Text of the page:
Despite only being a fledgling industry by global standards, Australian whisky is fast becoming one of the category’s heavy hitters. Through the late 20th century, the region produced a number of respectable releases but everything changed in 2014 when Tasmanian distillery Sullivan’s Cove took on the Scots and won. The label’s French Oak cask was crowned the best single malt whisky in the world at the World Whisky Awards, kickstarting a trend towards premium, home-grown releases. Nowadays, labels such as Lark Distilling Co., Starward Whisky and Archie Rose are leading the pack, with a number of boutique brands popping up seemingly every other week. Check out our complete guide to the best Australian whisky brands, along with a host of other specialist releases to explore.

Our Guide to Australian Whisky


Fresh off a recent world’s-best ranking for its Alberta Premium Cask Strength Rye, the popularity of Canadian whisky has never been stronger. The region’s balance mix of rye and cereal has helped distinguish the spirit from its cross-the-border rival, with a number of key brands making inroads globally. Keep an eye out for names such as Lot No. 40, Pike Creek and Masterson’s if you are looking for the best Canadian whiskies. Otherwise, just use our handy guide.

Our Guide to Canadian Whisky

New Zealand

Once a formidable force in the world stakes, New Zealand whisky all but disappeared from view in the 20th century, however, it’s coming back strong. With organisations such as The New Zealand Whisky Collection and distilleries like Thomson leading the charge, the area is building a burgeoning new market for you to explore. Here, we’ve pulled together the labels you need to know and a guide to the drams worth your time.

Our Guide to New Zealand Whisky


Despite Scotland, Ireland and America claiming to be powerhouses in the industry, it may surprise you to learn that India is the most lucrative whisky market in the world. The region was worth a whopping USD$18.8bn in 2021 and that was set to grow again in 2022, according to data from Statista. Over the past few years, producers such as Paul John have helped raised the profile of the domestic market, snagging a series of international awards. Here’s everything you need to know about Indian whisky.

  • Best Indian Whisky Brands

Our Guide to Indian Whisky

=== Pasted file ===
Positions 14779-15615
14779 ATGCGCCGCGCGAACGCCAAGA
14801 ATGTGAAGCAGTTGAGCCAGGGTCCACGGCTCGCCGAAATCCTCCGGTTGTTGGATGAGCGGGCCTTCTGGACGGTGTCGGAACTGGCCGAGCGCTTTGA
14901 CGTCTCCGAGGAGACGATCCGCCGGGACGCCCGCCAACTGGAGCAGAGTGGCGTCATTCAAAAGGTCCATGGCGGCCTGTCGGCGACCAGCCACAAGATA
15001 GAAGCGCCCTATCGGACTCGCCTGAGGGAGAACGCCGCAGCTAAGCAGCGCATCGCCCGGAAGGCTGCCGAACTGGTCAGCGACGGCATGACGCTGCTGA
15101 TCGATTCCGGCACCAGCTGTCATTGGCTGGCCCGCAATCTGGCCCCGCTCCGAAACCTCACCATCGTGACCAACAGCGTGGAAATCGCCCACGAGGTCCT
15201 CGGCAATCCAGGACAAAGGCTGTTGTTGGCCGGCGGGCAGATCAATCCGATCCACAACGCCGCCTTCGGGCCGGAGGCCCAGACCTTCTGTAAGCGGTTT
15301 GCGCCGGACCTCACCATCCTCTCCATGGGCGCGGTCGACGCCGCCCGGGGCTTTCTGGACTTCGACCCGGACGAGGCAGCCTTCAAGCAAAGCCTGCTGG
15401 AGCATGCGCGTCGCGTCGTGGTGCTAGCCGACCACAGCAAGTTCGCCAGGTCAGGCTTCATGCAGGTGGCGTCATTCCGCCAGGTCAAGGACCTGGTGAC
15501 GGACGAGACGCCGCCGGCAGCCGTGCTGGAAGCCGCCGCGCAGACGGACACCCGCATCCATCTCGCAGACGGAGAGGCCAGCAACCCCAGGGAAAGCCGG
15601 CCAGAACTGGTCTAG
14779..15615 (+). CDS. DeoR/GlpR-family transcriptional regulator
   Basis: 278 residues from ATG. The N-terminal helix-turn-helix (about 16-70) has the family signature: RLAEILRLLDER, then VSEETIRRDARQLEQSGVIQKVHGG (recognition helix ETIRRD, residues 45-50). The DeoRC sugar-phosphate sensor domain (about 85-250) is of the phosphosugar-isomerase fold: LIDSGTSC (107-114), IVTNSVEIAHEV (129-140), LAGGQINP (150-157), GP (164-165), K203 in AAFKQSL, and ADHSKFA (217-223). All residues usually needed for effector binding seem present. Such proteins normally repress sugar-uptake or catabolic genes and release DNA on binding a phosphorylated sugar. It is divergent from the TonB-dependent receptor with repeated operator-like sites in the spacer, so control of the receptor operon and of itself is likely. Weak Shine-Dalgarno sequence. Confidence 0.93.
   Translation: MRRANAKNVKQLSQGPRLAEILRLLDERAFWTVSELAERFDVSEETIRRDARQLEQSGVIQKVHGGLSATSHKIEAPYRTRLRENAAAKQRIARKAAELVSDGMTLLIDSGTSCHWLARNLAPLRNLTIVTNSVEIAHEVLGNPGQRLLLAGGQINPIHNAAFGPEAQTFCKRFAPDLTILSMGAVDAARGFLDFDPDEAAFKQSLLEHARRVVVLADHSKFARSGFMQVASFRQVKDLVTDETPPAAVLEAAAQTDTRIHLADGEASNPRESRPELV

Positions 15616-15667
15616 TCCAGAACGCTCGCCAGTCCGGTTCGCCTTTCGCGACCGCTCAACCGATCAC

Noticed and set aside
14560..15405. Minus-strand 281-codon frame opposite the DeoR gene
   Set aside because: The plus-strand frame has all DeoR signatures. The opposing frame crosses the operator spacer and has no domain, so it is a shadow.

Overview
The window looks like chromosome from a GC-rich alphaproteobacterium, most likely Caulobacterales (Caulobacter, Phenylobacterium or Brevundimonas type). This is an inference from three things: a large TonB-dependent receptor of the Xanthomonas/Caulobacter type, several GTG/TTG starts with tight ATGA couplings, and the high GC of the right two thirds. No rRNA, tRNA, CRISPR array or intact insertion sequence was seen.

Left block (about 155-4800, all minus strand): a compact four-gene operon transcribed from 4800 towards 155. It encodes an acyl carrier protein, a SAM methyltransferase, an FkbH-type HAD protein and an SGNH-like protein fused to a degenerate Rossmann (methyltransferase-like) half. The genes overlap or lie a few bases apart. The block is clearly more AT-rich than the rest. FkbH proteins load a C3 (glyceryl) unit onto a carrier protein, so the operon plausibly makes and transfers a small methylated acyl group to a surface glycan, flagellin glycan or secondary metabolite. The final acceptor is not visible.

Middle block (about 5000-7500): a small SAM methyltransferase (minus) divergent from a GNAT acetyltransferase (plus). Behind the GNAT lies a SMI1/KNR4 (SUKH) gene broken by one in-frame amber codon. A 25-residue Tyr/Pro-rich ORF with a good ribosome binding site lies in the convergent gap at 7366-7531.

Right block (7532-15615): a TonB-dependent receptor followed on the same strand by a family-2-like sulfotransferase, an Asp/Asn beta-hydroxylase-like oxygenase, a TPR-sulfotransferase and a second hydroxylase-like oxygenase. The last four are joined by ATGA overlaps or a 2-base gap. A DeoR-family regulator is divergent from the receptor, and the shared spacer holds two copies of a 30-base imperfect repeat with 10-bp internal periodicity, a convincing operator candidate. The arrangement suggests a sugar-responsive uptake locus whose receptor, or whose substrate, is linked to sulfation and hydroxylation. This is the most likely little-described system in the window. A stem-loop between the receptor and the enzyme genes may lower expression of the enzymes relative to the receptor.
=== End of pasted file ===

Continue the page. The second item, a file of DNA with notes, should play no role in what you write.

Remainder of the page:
Archie Rose Stringybark Smoked Single Malt | Image: Archie Rose

Archie Rose Stringybark Smoked Single Malt | Image: Archie Rose

Whisky by Price

While it may feel like you need to spend a fortune to purchase a great bottle of whisky, there is a myriad of less-expensive and affordable releases waiting to be discovered. Here, we’ve organised our favourite whiskies from around the world by price point. Don’t want to spend $200 on a single malt? We’ve got you covered. Need a bourbon for under $100? Look no further. Don’t have a budget at all? Take it easy, high-roller – maybe one of the most expensive whiskies in the world might fit you. Check out our guides to whisky at every price point.

Under $100

  • Best Bourbons Under $100
  • Best Single Malt Under $100
  • Best Scotch Under $100
  • Best Rye Whisky Under $100
  • Best Peated Whisky Under $100

Under $150

Most Expensive

5 johnniewalker masters of flavour blended scotchwhisky aged 48years

Image: Johnnie Walker

Whisky How-Tos

If you are just starting your whisky journey, there’s a lot to take in. Thankfully, we’ve done a lot of the heavy lifting. For everything you need to know, take a look at this handy collection of whisky how-tos, tackling the key information, guides and data surrounding the global industry.

Australian whisky auctions

Image: Overeem

Whisky Gifts

Not sure what to get the whisky lover in your life? To help you make sure your next birthday, Christmas or Father’s Day treat is a special one, we’ve collated all our favourite whisky gifts. Take a look and turn your next surprise into something worth cherishing.

View our complete guide to Whisky Gifts

Old Fashioned cocktail | Image: Jakub Dziubak

Old Fashioned cocktail | Image: Jakub Dziubak

Whisky Cocktails

Try making our favourite whisky cocktails with these easy and fun recipes. We’ve got classics like the Old Fashioned and the Manhattan, along with some more beginner-friendly flavours like the Highball and Whisky Sour.

View our complete guide to Whisky Cocktails

General FAQs

Is it whiskey or whisky?

While there is much conjecture around whether it is whisky or whiskey, the simplest explanation refers to a region. Whiskey (with an e) relates to grain spirits distilled in Ireland and the United States. Whisky (with no e) refers to Scottish, Japanese and Australian spirits. To make a long explanation short, whiskey (with an 'e') refers to grain spirits distilled in Ireland and the United States. Whisky (with no 'e') refers to Scottish, Canadian, or Japanese grain spirits.

What is the best-selling whisky in the world?

The best-selling whisky in the world is Jim Beam. The Beam Suntory-owned release sold over 17 million cases last year, topping the best-sellers list for the fifth consecutive year.

What is the difference whisky and scotch?

There is no difference between whisky and Scotch. Whisky is a broad term that refers to any distilled grain that has been aged in casks, whereas Scotch is a type of whisky that follows the regulations laid down by the Scottish government.

Nick Hall

Nick Hall

Nick Hall is an award-winning journalist and the current Editor-in-Chief of Man of Many. With an extensive background in the media industry, he specialises in feature writing, lifestyle and entertainment content. Nick is the reigning Mumbrella Publish Awards ‘Editor of the Year’ and B&T ‘Best of the Best - Journalist’, courtesy of his work with Man of Many.

Prior to working at the men’s lifestyle publication, Nick spent two years as a journalist with Inside Franchise Business, focusing on small business, finance and legal reporting.